4. on 21 May 2014 at 1:21 pmKen L

    Both this article and the previous one about the erroneous doctrine of total depravity are wonderful examples of how Biblical thinking can correct the misleading and debilitating influences of Calvinism. It makes me think of how so many who are not overtly Calvinistic still retain the “leaven” of minimizing the importance of understanding free will when they buy into “once saved always saved” misconceptions.
    I have one recommendation for this article if you reprint it or develop it again, just in correcting a detail. Ishmael was the father of 12 Arab nations, not of Moab (descended from Lot – Genesis 19:37.)
    Thank you for this refreshing reminder of the responsibility of knowing that Yahweh has given us free will!

  5. on 21 May 2014 at 2:36 pmJas

    Calvin as a gentile who never entered a true relationship with God through the new Priesthood Covenant could only understand a mixture of Grace of all humanity with the reward of true Israel which came from obedience to the commands God gave Israel to live by and to be identified by which made Grace somehow limited. While Grace is the most important gift from God it is not limited but is not the purpose of the NT church other then to let all humanity know they have received Grace fully and equally . Most of the NT is about the continuance of the promises made to Abraham passed on to Israel and the New Priesthood Covenant which provides for the methods and means of entering and maintaining a relationship with their God.
    The New Priesthood Covenant is very very important in the process of regathering the exiles of Israel who were scattered amongst the gentiles ,called gentiles. The Old Priesthood Covenant which centered in Jerusalem required pilgrimage back every year to the land was faulty as a means because traveling would have been impossible plus the Priesthood and the sacrifice were also faulty. Jesus became the High Priest and the sacrifice for this reason allowing for the exiles in the farthest places they were scattered the ability to enter and maintain the relationship God promised to Israel.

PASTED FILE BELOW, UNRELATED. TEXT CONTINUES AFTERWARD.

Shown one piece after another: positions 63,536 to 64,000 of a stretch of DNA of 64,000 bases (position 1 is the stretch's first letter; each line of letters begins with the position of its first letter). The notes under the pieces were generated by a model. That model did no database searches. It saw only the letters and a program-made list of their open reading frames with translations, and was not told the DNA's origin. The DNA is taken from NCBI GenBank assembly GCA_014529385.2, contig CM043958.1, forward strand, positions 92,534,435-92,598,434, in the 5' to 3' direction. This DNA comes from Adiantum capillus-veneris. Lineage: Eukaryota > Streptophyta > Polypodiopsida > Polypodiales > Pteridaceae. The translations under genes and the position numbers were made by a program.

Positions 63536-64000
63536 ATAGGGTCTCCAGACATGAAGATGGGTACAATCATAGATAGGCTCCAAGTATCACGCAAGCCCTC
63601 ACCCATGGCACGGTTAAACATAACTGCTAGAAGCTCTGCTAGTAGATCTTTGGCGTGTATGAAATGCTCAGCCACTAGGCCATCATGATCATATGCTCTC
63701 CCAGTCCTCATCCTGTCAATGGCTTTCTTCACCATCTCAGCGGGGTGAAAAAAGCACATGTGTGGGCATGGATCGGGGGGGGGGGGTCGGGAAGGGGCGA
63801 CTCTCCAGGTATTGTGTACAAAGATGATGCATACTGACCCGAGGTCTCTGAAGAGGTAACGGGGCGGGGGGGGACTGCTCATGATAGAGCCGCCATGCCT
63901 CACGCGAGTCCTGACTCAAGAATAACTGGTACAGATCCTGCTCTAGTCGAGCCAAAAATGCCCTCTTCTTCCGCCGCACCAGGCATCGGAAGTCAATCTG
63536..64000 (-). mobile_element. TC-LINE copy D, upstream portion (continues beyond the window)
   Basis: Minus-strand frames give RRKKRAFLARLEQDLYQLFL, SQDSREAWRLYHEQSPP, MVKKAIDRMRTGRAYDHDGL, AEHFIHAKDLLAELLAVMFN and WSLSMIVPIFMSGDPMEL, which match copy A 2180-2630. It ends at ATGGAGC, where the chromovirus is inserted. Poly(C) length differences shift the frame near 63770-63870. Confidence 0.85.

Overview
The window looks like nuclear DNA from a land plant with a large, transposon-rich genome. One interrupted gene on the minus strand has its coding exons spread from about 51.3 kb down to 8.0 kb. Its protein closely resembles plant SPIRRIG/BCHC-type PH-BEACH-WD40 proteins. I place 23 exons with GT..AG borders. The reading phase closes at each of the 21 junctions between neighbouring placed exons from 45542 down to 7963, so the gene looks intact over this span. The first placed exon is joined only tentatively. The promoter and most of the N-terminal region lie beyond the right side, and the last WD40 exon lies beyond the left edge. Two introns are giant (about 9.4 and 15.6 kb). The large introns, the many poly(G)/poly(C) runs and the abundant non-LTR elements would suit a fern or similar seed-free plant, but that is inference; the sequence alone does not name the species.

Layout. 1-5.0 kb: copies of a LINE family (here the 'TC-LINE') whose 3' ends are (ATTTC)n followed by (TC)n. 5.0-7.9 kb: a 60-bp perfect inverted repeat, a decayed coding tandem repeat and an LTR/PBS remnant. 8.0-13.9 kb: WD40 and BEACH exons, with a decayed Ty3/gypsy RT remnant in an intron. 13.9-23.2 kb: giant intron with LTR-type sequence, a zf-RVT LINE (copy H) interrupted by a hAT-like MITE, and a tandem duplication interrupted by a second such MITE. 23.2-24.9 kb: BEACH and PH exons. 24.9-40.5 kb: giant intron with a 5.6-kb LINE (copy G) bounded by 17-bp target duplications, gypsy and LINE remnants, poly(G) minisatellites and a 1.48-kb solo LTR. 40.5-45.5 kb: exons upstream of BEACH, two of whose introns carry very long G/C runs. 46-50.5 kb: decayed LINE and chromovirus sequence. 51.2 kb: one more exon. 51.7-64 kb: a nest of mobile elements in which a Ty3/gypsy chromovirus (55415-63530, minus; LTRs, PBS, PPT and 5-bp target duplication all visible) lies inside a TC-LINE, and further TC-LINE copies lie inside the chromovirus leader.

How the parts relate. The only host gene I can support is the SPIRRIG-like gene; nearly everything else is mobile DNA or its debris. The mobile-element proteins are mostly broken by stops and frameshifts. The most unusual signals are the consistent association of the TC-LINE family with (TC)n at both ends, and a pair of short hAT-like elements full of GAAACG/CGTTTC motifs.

Calvin denying the Torah had no other option to explain his mixture of the gospel as a predestined calling which somehow included himself .

  6. on 18 Jan 2016 at 7:49 pmWesley Steinbrink

    Great article again. I read your article that refuted total depravity. This one does not disappoint either. I had similar thoughts and you said them gracefully and powerfully.
    I had one more thought. The book of Job has God convincing Satan about Job. If Satan had no free will then God would not be trying to convince him of something. If Job had no free will, then God would just be showing that He could make Job not deny Him in spite of the persecutions. These would be persecutions that were done just because. It makes much more sense if Satan was trying to prove that Satan and his angels were not so much in the wrong if a human also with free will would deny God.
    Also, the Book of Life itself when studied from its first mention (Exo 32:32) has the statement that some were to be blotted from the book. Later it is said that those who will be saved have been written in the Book of Life from the foundation of the world. This implies that everyone who ever lived was written in the Book of Life from the foundation of the world. Only when it became apparent that the person would not use their free will to accept Christ would the person be blotted from the Book of Life. This puts a different light to Jesus saying that the disciples were to rejoice that their names were [still] written in the Book of Life. (Luke 10:20) Furthermore in Rev 3:5 Jesus says that overcomers will never have their names blotted out of the Book of Life. Finally, 1 John 5:5 Says that who are the overcomers, but those who believe in Jesus Christ.